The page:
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pp. 20-57

After Mexico won its independence in 1821, banditry plagued authorities for more than seventy years. We do not yet know its precise magnitude, but banditry clearly thrived in the turmoil that followed independence, leaving a deep impression on the development of postcolonial society. Mexican authorities...

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2. The Nest and Nursery of Brigands: Travelers and Bandits

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pp. 58-96

In the nineteenth century, Anglo-Saxon travelers were fixated on Mexican bandits. In writing about Mexico, these travelers used images of the bandit as a metaphor for Mexican society and to measure the country’s progress, or lack thereof. Imagining Mexican bandits according to gender and ethnic hierarchies...

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3. Unsolved Mysteries of Civilization: Banditry in the Mexican Novel

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pp. 97-130

Foreign travelers were hardly unique in their fascination with Mexican bandits. The Mexican people were also so captivated that banditry became one of the most common themes in literary and popular culture during the nineteenth century. Outlaw tales abounded in the oral tradition, especially in the...

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4. With Her Pistols in Her Holster: Bandits and Corridos

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pp. 131-168

As we have seen, nineteenth-century Mexican novelists saw banditry as an icon of the backwardness that obstructed the nation’s progress. As members of the elite, these writers used the imaginary bandit to measure the readiness of the masses for citizenship in a modern republic. However, the rural and...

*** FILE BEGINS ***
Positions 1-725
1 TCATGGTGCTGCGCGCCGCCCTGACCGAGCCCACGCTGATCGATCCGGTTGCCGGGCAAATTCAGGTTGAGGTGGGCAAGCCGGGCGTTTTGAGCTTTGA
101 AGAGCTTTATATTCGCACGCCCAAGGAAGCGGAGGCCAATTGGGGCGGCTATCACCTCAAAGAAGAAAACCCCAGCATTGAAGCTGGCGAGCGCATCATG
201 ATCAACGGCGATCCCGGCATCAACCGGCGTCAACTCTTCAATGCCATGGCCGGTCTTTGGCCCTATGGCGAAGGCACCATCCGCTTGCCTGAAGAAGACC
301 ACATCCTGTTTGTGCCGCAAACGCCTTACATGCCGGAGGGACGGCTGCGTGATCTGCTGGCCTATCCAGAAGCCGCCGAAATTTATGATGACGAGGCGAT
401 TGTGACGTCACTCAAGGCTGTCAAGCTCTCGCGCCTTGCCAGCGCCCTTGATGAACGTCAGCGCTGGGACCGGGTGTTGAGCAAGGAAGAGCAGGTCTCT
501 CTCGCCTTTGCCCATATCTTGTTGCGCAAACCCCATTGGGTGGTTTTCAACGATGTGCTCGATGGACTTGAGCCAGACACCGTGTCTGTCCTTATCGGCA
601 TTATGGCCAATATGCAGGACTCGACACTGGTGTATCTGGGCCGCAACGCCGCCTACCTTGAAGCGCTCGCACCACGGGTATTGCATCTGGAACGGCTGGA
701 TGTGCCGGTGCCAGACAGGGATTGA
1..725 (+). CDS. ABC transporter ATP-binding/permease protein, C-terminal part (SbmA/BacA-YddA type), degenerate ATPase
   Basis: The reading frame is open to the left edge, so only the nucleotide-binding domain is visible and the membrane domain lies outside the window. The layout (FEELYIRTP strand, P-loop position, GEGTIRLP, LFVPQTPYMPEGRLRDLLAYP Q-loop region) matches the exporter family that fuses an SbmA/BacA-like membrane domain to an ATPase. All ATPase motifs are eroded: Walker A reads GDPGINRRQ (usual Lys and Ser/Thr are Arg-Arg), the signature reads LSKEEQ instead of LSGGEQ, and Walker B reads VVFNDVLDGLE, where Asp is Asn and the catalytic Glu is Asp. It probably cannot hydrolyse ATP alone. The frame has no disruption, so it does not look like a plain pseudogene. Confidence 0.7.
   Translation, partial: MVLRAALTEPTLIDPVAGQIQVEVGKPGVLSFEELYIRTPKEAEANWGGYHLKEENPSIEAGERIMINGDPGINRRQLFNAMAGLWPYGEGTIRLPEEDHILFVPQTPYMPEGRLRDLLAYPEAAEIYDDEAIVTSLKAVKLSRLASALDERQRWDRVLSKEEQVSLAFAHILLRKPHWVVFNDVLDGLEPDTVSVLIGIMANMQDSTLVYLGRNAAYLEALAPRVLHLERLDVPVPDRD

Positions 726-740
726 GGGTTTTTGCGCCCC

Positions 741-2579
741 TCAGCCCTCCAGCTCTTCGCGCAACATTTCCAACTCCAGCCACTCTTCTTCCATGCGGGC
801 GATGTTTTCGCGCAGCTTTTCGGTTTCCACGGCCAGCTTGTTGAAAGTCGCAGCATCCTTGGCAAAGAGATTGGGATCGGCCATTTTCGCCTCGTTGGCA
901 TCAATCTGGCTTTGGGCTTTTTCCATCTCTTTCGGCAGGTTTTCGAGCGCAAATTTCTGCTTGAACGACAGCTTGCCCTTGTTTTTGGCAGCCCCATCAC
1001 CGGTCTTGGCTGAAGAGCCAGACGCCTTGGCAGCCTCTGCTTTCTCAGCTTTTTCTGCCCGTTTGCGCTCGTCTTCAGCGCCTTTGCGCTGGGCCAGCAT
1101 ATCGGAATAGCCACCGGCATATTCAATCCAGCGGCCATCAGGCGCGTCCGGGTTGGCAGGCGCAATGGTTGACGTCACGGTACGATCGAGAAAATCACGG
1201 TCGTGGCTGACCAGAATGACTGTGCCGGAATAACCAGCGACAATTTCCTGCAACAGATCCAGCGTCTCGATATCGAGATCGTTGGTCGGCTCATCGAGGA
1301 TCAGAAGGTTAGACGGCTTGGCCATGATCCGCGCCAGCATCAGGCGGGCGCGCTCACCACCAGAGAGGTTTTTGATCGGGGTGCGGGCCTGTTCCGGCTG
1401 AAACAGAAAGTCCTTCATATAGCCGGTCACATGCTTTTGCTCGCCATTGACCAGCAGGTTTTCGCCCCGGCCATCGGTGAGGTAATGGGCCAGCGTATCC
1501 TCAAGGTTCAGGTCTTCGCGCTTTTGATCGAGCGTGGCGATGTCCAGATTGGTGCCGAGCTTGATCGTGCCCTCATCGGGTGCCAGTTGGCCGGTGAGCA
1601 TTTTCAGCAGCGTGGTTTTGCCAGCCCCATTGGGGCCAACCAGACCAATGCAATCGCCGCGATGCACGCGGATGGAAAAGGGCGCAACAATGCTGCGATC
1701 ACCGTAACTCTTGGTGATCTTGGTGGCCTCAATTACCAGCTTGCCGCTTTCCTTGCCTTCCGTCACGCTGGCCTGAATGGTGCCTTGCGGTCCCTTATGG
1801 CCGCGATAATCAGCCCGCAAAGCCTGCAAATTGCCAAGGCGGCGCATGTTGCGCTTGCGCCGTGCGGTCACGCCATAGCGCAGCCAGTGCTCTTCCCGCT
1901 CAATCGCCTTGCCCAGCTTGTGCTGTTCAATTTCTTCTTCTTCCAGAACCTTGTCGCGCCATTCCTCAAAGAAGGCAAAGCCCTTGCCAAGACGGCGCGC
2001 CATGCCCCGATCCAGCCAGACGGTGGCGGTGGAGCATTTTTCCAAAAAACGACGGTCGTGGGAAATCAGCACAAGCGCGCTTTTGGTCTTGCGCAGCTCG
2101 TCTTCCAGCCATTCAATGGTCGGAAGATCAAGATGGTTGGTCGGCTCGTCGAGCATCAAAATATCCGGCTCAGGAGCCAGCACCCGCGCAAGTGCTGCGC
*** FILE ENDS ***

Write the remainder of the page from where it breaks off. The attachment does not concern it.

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5. Survival of the Fittest: Modernity and the Mexican Atavist

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pp. 169-204

At the turn of the century, Mexican elites looked upon their country with satisfaction commingled with trepidation. Gone were the decades of turmoil and upheaval, of unrestrained banditry and revolution, when the country seemed ready to consume itself in chaos and disorder. Porfirio Díaz had governed...

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Conclusion: The Spirit of Popular Banditry

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pp. 205-211

At the end of the nineteenth century, the Mexican elites had finally gained an upper hand in their fight against banditry. It had taken more than seventy years, during which time banditry left a lasting impression on Mexican society and culture and on the country’s image abroad. When English-speaking...

Notes

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pp. 213-226

Bibliography

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pp. 227-236

Index

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pp. 237-243


E-ISBN-13: 9780803252318
E-ISBN-10: 0803252315

Publication Year: 2006